1

Whenever I have read any book or article on Buddhism, one of the biggest takeaways of Buddhism seems to be its indifference to pursuit of 'Metaphysical' questions like origin of the Universe (which in those times belonged to the realm of Philosophy) and the fundamental nature of reality, etc. Buddha was non-theistic, that is, he kept mum on the existence and nature of God. Buddhism seems to teach us not to bother with these questions and focus on ethical living.

But Science and Engineering IS the reason why we have everything we have now. Many of the sufferings like death from polio or tetanus has been eradicated thanks to Science, famine has become a thing of the past due to Science, and so on. And all this has happened because of metaphysical questions which later evolved into the subject of Science (and still guides Scientific progress). For example, NASA's missions like James Webb help us unravel the mysteries of the Universe but at the same time, it also helps us push the boundaries of technology and reduce our sufferings. It seems to me that Buddhism seems to discourage us asking questions like these that has lead to Humanity's progress and sideline Science and Philosophy. Is my thinking correct? Would Buddha, if he would have lived today, discouraged us from pursuing Science and Philosophy and try to make us go to monasteries and live ethical life of meditation? By this rule, does it mean that physicists should abandon Physics and Cosmology?

0

7 Answers 7

2

The Right View of the Dhamma is only related to spiritual liberation i.e. the permanent cessation of suffering. Wrong Views are views that contradict Right View e.g. eternalism, annihilationism etc.

Science and mathematics are neither Wrong View nor Right View. They are simply worldly knowledge unrelated to spiritual liberation.

Lay people are taught to practise the Five Precepts and maintain livelihood in accordance with Right Livelihood for lay persons as taught in AN 5.177. In the sutta quote below, we see the Buddha praising the lay characteristic of being consummate in initiative, for mastering and practising worldly crafts. Lay persons need it for their livelihood.

So, science, mathematics and other worldly knowledge are not wrong view. But of course, any kind of exertion in worldly endeavors can lead one to strengthen their sensual cravings and cravings to become something.

[The Blessed One said:] "There are these four qualities, TigerPaw, that lead to a lay person's happiness and well-being in this life. Which four? Being consummate in initiative, being consummate in vigilance, admirable friendship, and maintaining one's livelihood in tune.

"And what does it mean to be consummate in initiative? There is the case where a lay person, by whatever occupation he makes his living — whether by farming or trading or cattle tending or archery or as a king's man or by any other craft — is clever and untiring at it, endowed with discrimination in its techniques, enough to arrange and carry it out. This is called being consummate in initiative.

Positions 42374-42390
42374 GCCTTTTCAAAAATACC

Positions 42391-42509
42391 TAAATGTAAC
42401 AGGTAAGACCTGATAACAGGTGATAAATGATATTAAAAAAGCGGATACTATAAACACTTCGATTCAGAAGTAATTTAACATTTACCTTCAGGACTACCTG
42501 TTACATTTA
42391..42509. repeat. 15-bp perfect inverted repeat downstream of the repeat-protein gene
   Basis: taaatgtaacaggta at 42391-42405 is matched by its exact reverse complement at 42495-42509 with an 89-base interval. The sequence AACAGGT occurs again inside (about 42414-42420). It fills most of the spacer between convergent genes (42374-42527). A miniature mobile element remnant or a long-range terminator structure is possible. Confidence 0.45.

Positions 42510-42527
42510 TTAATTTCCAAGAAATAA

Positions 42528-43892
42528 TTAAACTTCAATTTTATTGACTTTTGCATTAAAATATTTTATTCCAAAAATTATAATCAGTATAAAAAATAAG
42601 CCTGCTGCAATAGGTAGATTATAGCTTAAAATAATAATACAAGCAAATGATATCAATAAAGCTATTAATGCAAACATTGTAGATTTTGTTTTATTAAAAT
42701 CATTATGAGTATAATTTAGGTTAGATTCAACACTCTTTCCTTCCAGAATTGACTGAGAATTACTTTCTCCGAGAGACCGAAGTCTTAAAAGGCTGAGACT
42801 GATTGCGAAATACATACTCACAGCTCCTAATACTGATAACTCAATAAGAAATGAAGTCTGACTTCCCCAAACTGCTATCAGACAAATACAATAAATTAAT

AN 8.54

Cosmology as a scientific endeavour is perfectly fine, and is acceptable as Right Livelihood for lay persons.

From a religious or philosophical perspective, some other religions or religious thinkers, including during the Buddha's time, are concerned with questions like "did the universe always exist, or was it created?" And "will the universe be destroyed in future?".

This leads to metaphysical and philosophical speculations like "where was I before the universe was created?" and "where will I be when the universe is destroyed?"

It is such speculations that the Buddha considered futile and may lead to vexation.

0

"It seems to me that Buddhism seems to discourage us asking questions like these that has lead to Humanity's progress and sideline Science and Philosophy. Is my thinking correct?"

Yes. And, no.

You have to distinguish between the ideal that Buddhists like to imagine exists and the things Buddhists actually do and say that more often than not fall far short of that ideal.

And you have to take into account that very few Buddhists are intellectually capable of drawing this distinction, let alone observing it. They constantly conflate idealistic, utopian fantasies with reality and vice versa.

For example, according to ancient scripture the Buddha did indeed recommend that we abandon all interest in the exterior world and in our perceptions of the world (see for example the Sabba Sutta SN 35.23 and 24). But, in practice, almost no Buddhists have ever done this. In practice, for example, Buddhists like to build large, flashy temples and to have large-scale public rituals.

I think for example of the Thai monstrosity built near Shravasti. Millions of dollars spent on a monument for foreigners in one of the poorest parts of India with no conceivable benefit to the locals, since all the materials and labour came from outside India.

Large Monastery in Sravasti

So much for abandoning the world.

Or look at all the tacky statues of the Buddha

large Thai Buddha

In the Buddhist ideal, science is not very interesting since it does not obviously help you to abandon the world. You see this, I think, in some of the answers you've got already. But in practice, here we are discussing Buddhism using the internet: which more than anything represents the triumph of science over superstition.